Any water coming into the vessel needs immediate attention. Just a 2-inch hole below the water line allows 79 gallons of water inflow per minute. In a typical 30-foot sailboat, the hull fill up with 2,000 gallons of water in about 30 minutes.
When shaft logs will start leaking, the leak rate will slowly increase – usually due to a loosening packing nut. The shaft log is designed to allow the motor shaft to be lubricated by water as it turns. This means a bit of water will drip into the bilge and that is normal. When the packing nut is too loose, the drip becomes a leak. Tighten the packing nut with engine turned off so that one drip occurs about every 30 seconds.
In case of a broken or cracked hose, just close the seacock, remove the hose and replace with a spare (you do carry spare hoses and clamps, right?). Sometimes, the hose is long enough so that the damaged part can be cut-off and remounted.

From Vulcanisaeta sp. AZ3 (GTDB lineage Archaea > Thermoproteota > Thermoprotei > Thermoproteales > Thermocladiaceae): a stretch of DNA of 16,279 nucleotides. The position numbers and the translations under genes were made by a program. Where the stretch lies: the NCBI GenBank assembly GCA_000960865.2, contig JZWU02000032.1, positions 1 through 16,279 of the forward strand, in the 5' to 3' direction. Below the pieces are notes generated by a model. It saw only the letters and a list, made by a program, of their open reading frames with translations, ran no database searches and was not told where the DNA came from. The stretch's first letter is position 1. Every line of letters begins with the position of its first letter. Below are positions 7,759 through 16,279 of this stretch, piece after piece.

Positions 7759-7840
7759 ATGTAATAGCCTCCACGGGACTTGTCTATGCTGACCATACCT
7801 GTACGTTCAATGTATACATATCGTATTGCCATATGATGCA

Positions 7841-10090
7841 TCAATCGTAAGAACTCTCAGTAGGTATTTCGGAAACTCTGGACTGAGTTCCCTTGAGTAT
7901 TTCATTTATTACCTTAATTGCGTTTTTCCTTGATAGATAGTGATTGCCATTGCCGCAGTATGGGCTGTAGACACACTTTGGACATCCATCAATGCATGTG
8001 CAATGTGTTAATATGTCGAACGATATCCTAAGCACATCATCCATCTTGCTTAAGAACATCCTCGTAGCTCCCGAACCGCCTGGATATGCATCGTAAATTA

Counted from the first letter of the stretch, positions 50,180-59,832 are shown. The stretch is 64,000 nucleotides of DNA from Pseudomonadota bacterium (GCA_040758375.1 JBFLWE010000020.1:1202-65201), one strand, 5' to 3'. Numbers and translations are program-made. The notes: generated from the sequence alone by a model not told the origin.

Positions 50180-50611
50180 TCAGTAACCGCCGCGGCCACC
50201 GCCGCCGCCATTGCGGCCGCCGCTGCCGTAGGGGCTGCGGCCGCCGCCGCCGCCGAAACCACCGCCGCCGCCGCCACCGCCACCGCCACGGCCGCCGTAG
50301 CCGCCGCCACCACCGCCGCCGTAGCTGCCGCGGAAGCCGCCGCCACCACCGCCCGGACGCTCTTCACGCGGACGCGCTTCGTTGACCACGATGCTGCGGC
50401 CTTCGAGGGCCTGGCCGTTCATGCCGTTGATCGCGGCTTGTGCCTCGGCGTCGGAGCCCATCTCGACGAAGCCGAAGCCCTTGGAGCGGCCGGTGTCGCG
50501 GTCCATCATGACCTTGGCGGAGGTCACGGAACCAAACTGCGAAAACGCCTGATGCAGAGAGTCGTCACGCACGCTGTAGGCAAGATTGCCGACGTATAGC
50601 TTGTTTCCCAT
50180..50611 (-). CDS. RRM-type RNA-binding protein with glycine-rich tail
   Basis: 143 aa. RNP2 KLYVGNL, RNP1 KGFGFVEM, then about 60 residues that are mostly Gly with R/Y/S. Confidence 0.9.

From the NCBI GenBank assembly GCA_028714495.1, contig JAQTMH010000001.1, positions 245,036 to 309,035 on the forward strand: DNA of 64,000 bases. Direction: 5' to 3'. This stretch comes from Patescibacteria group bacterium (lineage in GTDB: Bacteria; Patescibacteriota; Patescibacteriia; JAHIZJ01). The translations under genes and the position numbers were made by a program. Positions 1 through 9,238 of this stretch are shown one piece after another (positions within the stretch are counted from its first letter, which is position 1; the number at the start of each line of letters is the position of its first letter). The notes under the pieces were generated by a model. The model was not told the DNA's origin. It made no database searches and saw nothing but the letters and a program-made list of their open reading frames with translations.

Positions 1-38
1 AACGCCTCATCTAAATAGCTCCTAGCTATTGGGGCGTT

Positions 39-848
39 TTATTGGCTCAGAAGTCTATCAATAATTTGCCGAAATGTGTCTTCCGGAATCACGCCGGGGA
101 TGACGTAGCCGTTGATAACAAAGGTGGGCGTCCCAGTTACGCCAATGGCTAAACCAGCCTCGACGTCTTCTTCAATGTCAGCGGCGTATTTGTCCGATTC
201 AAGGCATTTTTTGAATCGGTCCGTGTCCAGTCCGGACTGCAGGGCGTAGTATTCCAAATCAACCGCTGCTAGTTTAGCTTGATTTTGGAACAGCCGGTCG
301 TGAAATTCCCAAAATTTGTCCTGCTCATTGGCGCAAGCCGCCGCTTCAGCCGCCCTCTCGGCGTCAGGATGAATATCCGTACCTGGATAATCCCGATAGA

A broken through-hull fitting can let in enormous amounts of water and quick action is needed. For safety, keep a properly sized wooden plug attached to each through hull with a hammer nearby to drive the wooden plug into the hole. Some skippers keep all the plugs in a drawer making it more difficult to find the right sized plugs for the particular fitting.
In addition to the wooden plugs, a new product appeared on the market, called TruPlug. It is a tapered circular cone shaped plug made of foam that is a solid, spongy cellular material which is coated with a flexible sealer adding strength and color. I think it is worthwhile to keep one or two of these in the damage control kit since these do not require a hammer, can fit varying size holes and are easier to drive home in hard-to-reach spaces. Here is video on how they work.